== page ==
Birgit Freybe Bateman BEd’70



Birgit Freybe Bateman BEd’70 is a retired secondary school art teacher, artist, award-winning photographer, environmentalist, outdoor enthusiast, birdwatcher and lecturer. As a child she emigrated from Germany to Canada with her family in 1955 and began studying at UBC in 1965. Since she was a little girl, she has always done art. The teaching profession allowed her to team up with Robert Bateman in Ontario. Since both had the same interests of art and nature, they married. She was able to help him in every aspect of his career especially once they both retired from teaching early to do art full time. Eventually they moved to Salt Spring Island where both have their studios and their large family can all meet up. This is a huge and important part of her life. They have had classes of students to their studio and have been able to continue their teaching methods there. She is also helping The Bateman Gallery of Nature in Victoria by advising on funding, programs and especially with the Nature Sketch program. She feels that she has been very lucky to travel around the world photographing nature and other cultures. The Peninsula Gallery in Sidney represents her photographs.

Meeting Birgit


What is your most memorable experience from your time in the Faculty of Education?

In the 1960’s women were realizing that one could have jobs other than nurse, secretary or teacher. I wanted to be something more sophisticated like an artist or museum curator. After the first year of general arts, I was told that the Faculty of Education was an ideal way to experience the various methods of doing art by real artists creating original work. Since the professors in the Faculty of Education (Sec.) were artists themselves, they were excellent at demonstrating techniques, but could also communicate well. They were very approachable and willingly helped with any problems I might have had. I do remember always being happy and inspired in the Faculty of Education classes. In my first practicum, I realized that I should have recognized earlier that I would love teaching. When I was a public school student, I had always enjoyed school and spent as much time as possible there.

Where has your education from the Faculty of Education taken you in your career?

Having such teachers as the late artists Sam Black, Gordon Smith, Penny Gouldstone and Jim MacDonald in the Secondary Education Faculty inspired me immensely. They taught methods to help all students create meaningful pieces of art, not just the most gifted. I’m convinced that it was their teaching methods that earned me the position of high school art teacher in 1971 at a new school in Burlington, ON called Lord Elgin High School in which the other teacher was Robert Bateman. He was very impressed with my programs and organizational skills. Together we developed a strong art department. After we both retired to concentrate on our art and travel, we kept our hands in education by giving workshops and lectures.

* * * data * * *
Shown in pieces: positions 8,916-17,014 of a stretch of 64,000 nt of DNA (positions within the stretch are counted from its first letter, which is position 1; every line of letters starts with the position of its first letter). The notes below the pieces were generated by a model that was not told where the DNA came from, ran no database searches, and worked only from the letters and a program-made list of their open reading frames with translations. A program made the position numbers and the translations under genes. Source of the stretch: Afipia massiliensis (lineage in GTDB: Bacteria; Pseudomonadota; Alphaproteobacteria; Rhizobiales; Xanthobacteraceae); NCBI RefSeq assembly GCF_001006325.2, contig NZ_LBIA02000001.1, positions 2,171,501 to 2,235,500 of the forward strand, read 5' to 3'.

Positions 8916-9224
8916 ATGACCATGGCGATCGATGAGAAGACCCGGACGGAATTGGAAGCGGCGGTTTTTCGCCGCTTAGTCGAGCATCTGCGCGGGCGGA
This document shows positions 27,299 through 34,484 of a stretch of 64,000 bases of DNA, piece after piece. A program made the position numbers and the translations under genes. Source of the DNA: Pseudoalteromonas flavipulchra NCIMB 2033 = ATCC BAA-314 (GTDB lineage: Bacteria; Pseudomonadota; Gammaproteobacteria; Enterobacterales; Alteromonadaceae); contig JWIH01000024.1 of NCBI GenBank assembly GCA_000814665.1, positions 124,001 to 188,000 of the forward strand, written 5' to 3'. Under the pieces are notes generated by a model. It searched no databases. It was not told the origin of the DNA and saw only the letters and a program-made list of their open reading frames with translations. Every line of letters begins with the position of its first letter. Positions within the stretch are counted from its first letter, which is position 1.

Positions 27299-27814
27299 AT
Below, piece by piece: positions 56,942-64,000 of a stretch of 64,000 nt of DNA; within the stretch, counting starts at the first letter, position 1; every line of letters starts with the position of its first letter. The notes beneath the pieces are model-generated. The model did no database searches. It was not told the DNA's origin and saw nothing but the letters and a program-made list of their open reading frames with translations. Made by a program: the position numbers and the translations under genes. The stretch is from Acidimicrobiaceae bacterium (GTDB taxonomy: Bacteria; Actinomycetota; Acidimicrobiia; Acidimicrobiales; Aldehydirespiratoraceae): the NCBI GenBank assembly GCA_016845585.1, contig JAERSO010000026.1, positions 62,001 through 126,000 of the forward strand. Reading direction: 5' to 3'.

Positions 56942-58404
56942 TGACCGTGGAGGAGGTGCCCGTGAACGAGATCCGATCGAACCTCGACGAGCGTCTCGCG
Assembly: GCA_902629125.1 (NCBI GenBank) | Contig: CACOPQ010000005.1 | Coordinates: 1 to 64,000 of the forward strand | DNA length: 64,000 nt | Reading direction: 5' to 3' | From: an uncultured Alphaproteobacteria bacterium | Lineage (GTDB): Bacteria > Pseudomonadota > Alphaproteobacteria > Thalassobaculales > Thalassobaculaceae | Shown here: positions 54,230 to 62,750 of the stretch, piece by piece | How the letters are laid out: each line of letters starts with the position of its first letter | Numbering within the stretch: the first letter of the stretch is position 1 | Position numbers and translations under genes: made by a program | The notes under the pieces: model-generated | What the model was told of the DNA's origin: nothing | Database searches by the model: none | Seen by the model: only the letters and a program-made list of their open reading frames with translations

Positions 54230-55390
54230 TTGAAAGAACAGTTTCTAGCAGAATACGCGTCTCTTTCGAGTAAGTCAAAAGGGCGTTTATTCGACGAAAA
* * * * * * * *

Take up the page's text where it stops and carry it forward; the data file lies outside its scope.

Where do issues of inclusion find a place in your life or at work?

Coming from Germany 10 years after the war, when it was still fresh in people’s minds, was not easy for me. I was called all kinds of bad names and made fun of. In those days they didn’t have English as a Second Language Classes. Since I could not speak English, I was put back into Grade 1, even though I should have been in Grade 3. My first teacher in Grade 1, made me stand up in front of the whole class and try to say “th” a hundred times, obviously very humiliating for a new child. I vowed to never demean anyone in any way, but especially, if they were different. That principle really directed me in how I lived my life and in my teaching. One of my students had Cerebral Palsy and could not control whatever implements he was using, but with my encouragement still managed to make the most impressive pieces of art of which he was really proud.

Do you have any words of wisdom for current students? Newly graduated folks?

I feel that teaching is one of the most satisfying professions and will always be needed in a civilized world. Not only that, it prepares you for speaking in front of groups, which will come in handy the rest of your life. If you do what you love in life, you’ll always be satisfied.